Guest Post from Jacqui Prior at Mark My Words Trademark Services

Business owners know that success doesn’t come easy.

Competition is fiercer than ever and margins are tight.  Digital communications and an increasingly globalised economy have brought complex challenges and business owners have to be hyper-vigilant about protecting their assets.  And that’s why trade mark registration is one of the smartest moves a business owner can make.

Anyone can register a trade mark.  It’s not the exclusive domain of big corporates with deep pockets.  In fact, it’s generally a surprisingly efficient and affordable process and the level of protection that it gives business owners over their intellectual property far exceeds the investment in the registration process.

How is a trade mark defined?

A trade mark is any sign or combination of signs that identifies or differentiates goods or services provided by one trader from similar goods or services provided by other traders operating in the same industry sector.  

A trade mark can be a word (eg your business name), a phrase, a slogan, a logo, an image, packaging, a colour, a sound – and in some rare instances, even a smell!

Just about anything can be registered as a trade mark provided it meets the eligibility criteria as set down by IP Australia.  

What are the risks of NOT registering my trade marks? 

Picture the scenario.  A business owner has invested considerable time and money developing and establishing a brand.  It’s gaining traction in the market and the months or years of effort are starting to pay dividends.  Sales are increasing, the customer base is growing and the brand is starting to enjoy a solid reputation in the marketplace.

Now imagine if a very similar – or even identical – brand popped up that was competing in the same space.  Customers would be confused.  They may inadvertently switch to the other brand without even realising it.  What if the competitor offers cut-price goods or services?  Their offering may also be inferior, putting the hard-earned reputation of the original brand at risk.  

So how would the original business respond?  Would it need to double down on its investment in brand-building to distance itself from the competitor and try and win back market share?  Would it even survive? With trade mark registration in place the original business may be limited in its options, if any, to ask the competitor to cease use.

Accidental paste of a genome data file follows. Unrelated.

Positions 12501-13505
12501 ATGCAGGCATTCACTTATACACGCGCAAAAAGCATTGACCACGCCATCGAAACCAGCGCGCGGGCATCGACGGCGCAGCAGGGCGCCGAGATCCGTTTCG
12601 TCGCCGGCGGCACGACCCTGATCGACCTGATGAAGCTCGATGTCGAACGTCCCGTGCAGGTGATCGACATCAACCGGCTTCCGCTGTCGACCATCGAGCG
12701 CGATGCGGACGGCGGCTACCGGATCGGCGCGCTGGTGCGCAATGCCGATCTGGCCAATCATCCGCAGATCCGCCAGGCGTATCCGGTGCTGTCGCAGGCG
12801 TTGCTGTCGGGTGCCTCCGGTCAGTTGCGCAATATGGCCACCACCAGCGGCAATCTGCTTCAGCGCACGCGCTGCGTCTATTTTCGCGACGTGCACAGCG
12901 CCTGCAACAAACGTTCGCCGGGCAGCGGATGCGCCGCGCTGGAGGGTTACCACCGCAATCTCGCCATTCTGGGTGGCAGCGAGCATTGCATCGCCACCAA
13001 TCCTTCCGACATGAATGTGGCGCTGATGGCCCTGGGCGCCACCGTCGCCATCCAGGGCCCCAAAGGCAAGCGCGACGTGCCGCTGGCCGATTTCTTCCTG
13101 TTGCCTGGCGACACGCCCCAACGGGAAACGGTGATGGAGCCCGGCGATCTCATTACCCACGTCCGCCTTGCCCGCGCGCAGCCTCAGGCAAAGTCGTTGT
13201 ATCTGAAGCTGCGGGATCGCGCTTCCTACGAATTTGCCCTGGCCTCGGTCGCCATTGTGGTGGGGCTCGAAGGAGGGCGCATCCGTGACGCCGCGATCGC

Registering a trade mark is business basics 101.  Without this essential legal protection, your brand’s very existence may be threatened.

It’s also important to be aware that if you haven’t registered a trade mark, you may inadvertently be infringing someone else’s registered trade mark.    Imagine the disastrous implications of having to scrap or substantially change a brand that you’ve poured your heart and soul (and considerable sums of money) in establishing because you’ve been advised that it’s unlawful because it’s confusingly similar to the registered trade mark of another operator in your industry? 

The advantages of registering a trade mark

  • It gives the trade mark owner enforceable legal rights with respect to the use of the mark (in relation to the nominated registered goods or services)
  • It enables the trade mark owner to take legal action when their trade mark rights are infringed (whether deliberately or inadvertently)
  • It protects a business’s intellectual property
  • It prevents consumers from getting confused
  • It eliminates the risk of brand equity being diluted or eroded by another similar mark 
  • It protects the brand’s reputation

There’s also another key commercial benefit to registering a trade mark – and that is that it enables the trade mark owner to sell, transfer or licence the use of the trade mark to third parties.  This can be a significant ongoing revenue generator for businesses looking to maximise the return on their investment, plus it can be a compelling proposition for a prospective buyer when it comes to selling the business.

In a nutshell, a brand is a valuable asset and registering it as a trade mark is a smart way to protect that asset and maximise its potential.

A final word on registering a trade mark 

The world of trade marks is complex and dynamic and while it is possible to DIY a trade mark registration, mistakes can be costly.  If you own a business and are seeking clarity on trade mark registration, the best starting point is a chat with a qualified trade marks attorney.

A trade marks attorney will provide considered advice and recommendations based on your specific industry requirements and can assist with every aspect of trade mark registration, from the initial search to renewal of existing trade marks.  


Guest Post from Jacqui Prior

Jacqui is a registered trade marks attorney and has owned her own business, Mark My Words Trademark Services since 2011.

After being introduced to the world of trade marks in one of her first jobs post high school, Jacqui discovered she had a deep passion and interest for all things to do with protecting brands and intellectual property.  She completed her graduate certificate in Trade Mark Law and Practices as well as a Diploma in Business Management and holds a current registration with the Trans-Tasman IP Attorneys Board. 

Her business provides professional, friendly and reliable advice and assistance on all types of complex trade mark registration, infringement and opposition matters in Australia as well as overseas.  Jacqui started the business specifically to support SMEs which typically couldn’t afford such a service and over the years, the company has grown in both size and reputation, with a client list that spans businesses of all sizes across a range of industries.  

To keep up to date with the latest in the field of trade marks, follow Jacqui and MMW Trademark Services on Facebook at https://www.facebook.com/jacqui.pryor or https://www.facebook.com/MMWTrademarks.